Overall Crime and Safety Situation
U.S. Embassy Bandar Seri Begawan does not assume responsibility for the professional ability or integrity of the persons or firms appearing in this report. The American Citizen Services (ACS) Unit cannot recommend a particular individual or establishment and assumes no responsibility for the quality of service provided.
The U.S. Department of State has assessed Bandar Seri Begawan as being a low-threat location for crime directed at or affecting official U.S. government interests.
Please review OSAC’s Brunei webpage for proprietary analytic reports, Consular Messages, and contact information.
Brunei Darussalam is a small country (5,765 square kilometers) situated in northwest Borneo, an island in Southeast Asia shared with Malaysia and Indonesia. With a population of approximately 423,000, Bandar Seri Begawan is the capital and the center of all government services. Brunei’s main source of national income is the exportation of oil and gas, which has allowed the country to prosper for several decades.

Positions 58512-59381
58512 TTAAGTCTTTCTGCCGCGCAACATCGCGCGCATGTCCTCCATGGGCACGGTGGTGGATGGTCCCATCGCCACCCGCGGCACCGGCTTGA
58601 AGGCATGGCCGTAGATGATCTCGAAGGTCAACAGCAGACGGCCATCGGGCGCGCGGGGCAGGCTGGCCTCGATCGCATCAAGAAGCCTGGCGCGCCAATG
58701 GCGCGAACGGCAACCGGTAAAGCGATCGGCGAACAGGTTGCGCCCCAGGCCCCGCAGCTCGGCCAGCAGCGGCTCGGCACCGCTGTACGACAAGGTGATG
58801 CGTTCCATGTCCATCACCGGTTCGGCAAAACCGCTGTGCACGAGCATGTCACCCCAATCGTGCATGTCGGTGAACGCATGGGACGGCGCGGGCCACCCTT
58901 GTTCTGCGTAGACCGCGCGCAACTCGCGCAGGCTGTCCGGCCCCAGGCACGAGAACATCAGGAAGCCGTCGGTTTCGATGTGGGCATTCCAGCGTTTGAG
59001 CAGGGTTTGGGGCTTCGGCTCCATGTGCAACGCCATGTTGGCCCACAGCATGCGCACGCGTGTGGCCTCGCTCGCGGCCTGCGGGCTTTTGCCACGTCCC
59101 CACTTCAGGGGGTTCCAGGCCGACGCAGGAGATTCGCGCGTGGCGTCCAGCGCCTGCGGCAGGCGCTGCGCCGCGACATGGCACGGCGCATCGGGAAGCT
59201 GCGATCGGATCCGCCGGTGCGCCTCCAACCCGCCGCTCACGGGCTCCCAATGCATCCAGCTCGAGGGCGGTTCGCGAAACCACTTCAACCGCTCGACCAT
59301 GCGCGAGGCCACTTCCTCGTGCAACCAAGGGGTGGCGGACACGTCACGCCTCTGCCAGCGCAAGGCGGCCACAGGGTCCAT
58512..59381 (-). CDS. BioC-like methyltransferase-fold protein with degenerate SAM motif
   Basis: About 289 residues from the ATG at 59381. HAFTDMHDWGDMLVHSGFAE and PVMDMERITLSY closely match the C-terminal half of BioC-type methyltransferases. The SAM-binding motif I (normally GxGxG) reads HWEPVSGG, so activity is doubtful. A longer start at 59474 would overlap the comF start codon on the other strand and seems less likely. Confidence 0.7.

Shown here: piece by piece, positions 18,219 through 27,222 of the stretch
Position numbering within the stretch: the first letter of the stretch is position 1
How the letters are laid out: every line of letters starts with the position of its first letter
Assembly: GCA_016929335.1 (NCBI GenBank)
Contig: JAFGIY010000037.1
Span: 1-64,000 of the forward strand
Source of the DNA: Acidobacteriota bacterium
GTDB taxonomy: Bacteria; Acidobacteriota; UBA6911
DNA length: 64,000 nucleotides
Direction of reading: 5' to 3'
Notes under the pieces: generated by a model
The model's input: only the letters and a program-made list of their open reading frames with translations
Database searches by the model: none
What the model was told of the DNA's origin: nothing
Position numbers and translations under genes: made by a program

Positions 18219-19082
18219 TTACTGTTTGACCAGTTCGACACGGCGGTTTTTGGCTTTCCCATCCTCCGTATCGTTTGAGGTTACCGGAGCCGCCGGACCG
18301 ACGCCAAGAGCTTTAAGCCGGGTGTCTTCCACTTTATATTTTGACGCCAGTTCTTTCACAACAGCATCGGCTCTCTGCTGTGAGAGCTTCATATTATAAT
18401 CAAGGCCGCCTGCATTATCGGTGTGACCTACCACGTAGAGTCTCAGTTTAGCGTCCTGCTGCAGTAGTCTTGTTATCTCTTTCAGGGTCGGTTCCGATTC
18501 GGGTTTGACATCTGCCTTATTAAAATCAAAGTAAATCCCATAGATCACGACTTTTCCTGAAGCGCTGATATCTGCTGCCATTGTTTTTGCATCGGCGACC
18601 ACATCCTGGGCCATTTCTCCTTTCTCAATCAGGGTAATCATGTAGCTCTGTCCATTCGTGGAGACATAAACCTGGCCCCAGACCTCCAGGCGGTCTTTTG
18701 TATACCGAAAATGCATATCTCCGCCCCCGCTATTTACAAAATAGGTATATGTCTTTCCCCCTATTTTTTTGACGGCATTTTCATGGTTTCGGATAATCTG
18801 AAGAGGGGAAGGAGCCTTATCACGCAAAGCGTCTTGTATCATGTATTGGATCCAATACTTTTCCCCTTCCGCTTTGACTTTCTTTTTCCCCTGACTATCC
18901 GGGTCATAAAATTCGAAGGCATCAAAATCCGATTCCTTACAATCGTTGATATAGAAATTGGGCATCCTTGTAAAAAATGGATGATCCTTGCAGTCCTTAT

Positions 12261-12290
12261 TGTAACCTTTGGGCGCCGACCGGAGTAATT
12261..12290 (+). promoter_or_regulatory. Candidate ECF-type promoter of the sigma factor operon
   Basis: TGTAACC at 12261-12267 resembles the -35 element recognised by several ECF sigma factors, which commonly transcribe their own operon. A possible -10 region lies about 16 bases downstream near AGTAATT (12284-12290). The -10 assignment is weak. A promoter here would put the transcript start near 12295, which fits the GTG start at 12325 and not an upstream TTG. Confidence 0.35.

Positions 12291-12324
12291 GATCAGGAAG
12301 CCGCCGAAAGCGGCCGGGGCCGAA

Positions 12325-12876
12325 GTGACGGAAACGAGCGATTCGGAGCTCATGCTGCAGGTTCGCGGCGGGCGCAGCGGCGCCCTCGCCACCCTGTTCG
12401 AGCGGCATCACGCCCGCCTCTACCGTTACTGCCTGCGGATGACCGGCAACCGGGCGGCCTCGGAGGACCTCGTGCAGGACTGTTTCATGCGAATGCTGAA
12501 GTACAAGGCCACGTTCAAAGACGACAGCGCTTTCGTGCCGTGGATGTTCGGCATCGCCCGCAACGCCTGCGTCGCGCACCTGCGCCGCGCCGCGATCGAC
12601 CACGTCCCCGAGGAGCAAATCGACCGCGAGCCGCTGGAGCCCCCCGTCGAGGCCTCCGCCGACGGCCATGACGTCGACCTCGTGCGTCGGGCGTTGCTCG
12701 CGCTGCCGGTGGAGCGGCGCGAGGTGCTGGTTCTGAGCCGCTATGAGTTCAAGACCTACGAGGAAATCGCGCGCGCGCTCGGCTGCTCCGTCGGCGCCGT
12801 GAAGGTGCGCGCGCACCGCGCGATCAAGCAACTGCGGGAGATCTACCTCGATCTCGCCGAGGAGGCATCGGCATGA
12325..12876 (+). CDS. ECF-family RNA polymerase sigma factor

Crimes against expatriates are uncommon. Most crimes are non-violent crimes of opportunity (petty theft, residential/vehicle burglaries). Violent crimes are rare, but they do occur. Many crimes carry severe penalties, including jail, fines, caning, or, in the case of foreigners, deportation.
Credit card fraud is not rampant, but it remains a risk on par with any major international city. If using an ATM, travelers are encouraged to search for an indoor area with controlled entry. Travelers should routinely monitor credit card and bank statements for fraudulent use.
Firearms, alcohol, prostitution, drugs, and gambling are illegal. The importation of firearms, including parts or components, is strictly prohibited, and the illegal possession of firearms or explosives carries severe penalties. Attempts to circumvent alcohol controls can result in arrest and criminal prosecution. Harsh penalties can result from engaging in the solicitation of prostitutes. Police continue to target prostitution by foreign workers.